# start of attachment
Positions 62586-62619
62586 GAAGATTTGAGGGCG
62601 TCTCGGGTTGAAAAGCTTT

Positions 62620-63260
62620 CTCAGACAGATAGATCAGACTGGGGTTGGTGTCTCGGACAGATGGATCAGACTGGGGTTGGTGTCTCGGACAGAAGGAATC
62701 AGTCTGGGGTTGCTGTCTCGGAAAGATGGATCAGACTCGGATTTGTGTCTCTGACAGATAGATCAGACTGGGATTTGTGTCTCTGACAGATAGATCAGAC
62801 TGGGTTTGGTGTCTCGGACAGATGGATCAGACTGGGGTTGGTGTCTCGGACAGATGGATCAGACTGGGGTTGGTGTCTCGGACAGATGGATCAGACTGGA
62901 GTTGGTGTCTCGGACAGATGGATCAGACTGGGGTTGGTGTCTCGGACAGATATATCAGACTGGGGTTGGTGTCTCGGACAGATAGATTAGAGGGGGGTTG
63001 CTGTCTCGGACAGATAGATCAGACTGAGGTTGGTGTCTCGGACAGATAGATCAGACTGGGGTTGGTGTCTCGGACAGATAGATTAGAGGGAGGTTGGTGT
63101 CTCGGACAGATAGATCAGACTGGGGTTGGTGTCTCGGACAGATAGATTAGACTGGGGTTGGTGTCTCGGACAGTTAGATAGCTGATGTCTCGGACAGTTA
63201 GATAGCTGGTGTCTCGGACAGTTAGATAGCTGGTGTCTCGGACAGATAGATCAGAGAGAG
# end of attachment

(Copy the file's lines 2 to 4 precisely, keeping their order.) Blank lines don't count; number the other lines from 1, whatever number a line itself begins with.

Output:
62586 GAAGATTTGAGGGCG
62601 TCTCGGGTTGAAAAGCTTT

Positions 62620-63260